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How to Rescue a Batch of Homemade Jam

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Check out these jam recipe rescues for fruit low in pectin.

Check out these jam recipe rescues for fruit low in pectin.

Jam Recipe Rescues for Fruit Low in Pectin

Fruit that is naturally low in pectin requires special ingredients and attention to make a firm-textured jam. Over the years, I have had the most trouble making jams and jellies with low-pectin fruit such as blueberries, oranges, rhubarb, and pineapple.

These low-pectin batches of jam fail for me most often by not jelling properly. I end up with thin blueberry-flavored syrup. The recipes for these jams and jellies explain how to add enough pectin. Jam recipes for these low-pectin fruits rely on these standard tactics:

  • Use a higher ratio of commercially prepared pectin and lemon juice to fruit juice (1 box per 3 cups of blueberry juice as compared to 1 box per 7 cups of concord grape juice).
  • Include underripe fruit.
  • Include high-pectin fruit and lemon juice (heirloom combinations like pineapple apricot, strawberry rhubarb).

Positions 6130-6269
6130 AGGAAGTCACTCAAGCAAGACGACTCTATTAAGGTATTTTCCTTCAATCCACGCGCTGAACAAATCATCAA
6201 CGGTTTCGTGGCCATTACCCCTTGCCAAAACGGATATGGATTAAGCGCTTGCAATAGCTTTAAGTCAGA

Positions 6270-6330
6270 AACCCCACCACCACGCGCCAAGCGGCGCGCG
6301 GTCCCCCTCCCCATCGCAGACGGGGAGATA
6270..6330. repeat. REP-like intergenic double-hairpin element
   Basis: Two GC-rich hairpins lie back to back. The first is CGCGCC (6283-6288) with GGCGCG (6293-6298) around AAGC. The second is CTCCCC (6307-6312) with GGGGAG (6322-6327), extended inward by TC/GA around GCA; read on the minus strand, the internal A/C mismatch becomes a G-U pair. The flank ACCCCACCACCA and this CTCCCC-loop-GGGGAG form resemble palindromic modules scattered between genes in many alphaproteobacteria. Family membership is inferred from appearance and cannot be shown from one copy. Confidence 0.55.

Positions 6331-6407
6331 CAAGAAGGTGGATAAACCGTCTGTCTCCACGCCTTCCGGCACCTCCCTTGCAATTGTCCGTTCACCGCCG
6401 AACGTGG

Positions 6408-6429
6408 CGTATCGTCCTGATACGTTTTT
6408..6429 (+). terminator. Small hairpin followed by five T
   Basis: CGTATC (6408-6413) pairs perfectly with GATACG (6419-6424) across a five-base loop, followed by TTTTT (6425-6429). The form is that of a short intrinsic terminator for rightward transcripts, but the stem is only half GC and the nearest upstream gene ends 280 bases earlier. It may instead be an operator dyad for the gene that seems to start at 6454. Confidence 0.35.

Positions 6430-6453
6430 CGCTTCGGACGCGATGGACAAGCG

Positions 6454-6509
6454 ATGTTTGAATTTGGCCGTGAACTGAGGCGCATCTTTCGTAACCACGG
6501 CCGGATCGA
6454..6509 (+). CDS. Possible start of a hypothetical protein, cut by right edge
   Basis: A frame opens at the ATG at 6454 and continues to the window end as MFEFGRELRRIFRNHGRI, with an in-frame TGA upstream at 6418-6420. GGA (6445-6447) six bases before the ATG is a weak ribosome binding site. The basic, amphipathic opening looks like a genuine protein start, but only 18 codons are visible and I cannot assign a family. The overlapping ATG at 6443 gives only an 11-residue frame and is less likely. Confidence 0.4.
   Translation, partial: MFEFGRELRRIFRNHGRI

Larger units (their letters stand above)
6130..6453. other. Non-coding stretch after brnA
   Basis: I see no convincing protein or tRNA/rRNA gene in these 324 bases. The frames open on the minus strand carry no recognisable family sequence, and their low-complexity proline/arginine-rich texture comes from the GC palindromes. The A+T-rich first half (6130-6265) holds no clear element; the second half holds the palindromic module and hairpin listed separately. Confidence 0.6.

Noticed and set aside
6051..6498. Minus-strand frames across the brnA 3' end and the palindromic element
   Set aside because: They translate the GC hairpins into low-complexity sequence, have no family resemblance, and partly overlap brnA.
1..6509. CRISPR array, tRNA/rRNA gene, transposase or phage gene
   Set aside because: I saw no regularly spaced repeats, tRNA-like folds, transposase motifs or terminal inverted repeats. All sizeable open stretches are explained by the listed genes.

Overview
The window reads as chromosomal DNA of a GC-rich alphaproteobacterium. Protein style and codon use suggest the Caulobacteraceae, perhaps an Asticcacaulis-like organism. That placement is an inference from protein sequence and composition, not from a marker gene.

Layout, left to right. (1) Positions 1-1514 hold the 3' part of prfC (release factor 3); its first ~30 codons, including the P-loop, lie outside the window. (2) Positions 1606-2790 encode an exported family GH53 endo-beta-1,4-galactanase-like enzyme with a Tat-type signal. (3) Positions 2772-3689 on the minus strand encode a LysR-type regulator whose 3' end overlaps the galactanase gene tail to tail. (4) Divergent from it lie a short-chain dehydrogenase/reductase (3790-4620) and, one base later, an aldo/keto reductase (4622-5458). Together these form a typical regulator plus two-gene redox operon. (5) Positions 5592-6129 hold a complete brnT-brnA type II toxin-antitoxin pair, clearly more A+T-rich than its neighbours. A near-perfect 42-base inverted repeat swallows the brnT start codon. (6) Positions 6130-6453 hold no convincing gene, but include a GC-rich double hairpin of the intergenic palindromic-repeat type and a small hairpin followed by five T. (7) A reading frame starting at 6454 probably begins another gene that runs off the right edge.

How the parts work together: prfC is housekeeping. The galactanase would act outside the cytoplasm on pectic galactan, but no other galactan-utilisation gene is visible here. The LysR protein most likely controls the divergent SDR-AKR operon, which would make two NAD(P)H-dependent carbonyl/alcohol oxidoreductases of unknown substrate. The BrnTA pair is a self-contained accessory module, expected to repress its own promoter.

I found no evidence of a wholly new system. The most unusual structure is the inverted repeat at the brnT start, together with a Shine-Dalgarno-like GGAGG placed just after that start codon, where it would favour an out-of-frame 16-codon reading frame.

• Include high-pectin odds and ends boiled with the juice and removed before finishing the recipe (orange pips boiled with marmalade, apple peels, and cores boiled with other juices).
  • Reduce the water content of the fruit (by draining all or part of the low-pectin fruit or boiling down the low-pectin juice before proceeding with the recipe).
  • Use alternatives to pectin like gelatin, corn starch, or agar-agar (Japanese kanten).

To rescue a batch of jam or jelly that looks like it might not gel all the way, do what the chefs who developed the recipes did, only better. Here is my set of test recipes and stories of rescued batches of jam.

Blueberries pose special challenges to jam and jelly makers.

Blueberries pose special challenges to jam and jelly makers.

Correct the Ratio of Liquid to Sugar and Pectin

My usual plan for restoring a batch of jam that did not turn out is to correct the ratio of liquid to sugar and pectin. If I follow a low-pectin recipe exactly and end up with syrup, I usually add 1/2 teaspoon more lemon juice per 4 cups of fruit juice in the original recipe and boil the syrup longer to reduce it. That repair process intensifies the fruit flavor, although it reduces the yield (amount of jam produced in the recipe).

Blueberry Jelly

I most recently tried this method on a new recipe for blueberry jelly:

  • 1 medium Golden Delicious apple, peeled and diced
  • 1/2 cup frozen blueberries
  • Sufficient commercially bottled blueberry juice added to the fruit to make 4 cups (have about 3 cups on hand)
  • 2 tablespoons lemon juice
  • 1 box pectin
  • 5 cups sugar


  1. Mix the fruit, blueberry juice, lemon juice, and pectin. Stir to dissolve the pectin.
  2. Bring to a boil over high heat. Add the sugar all at once and boil.
  3. Return to a boil and boil for exactly one minute.

(At that point, I had syrup. I had to boil the syrup for an additional 30 minutes to reach the jelly stage.) The yield was 3-pint jars of jelly plus about 1/2 cup.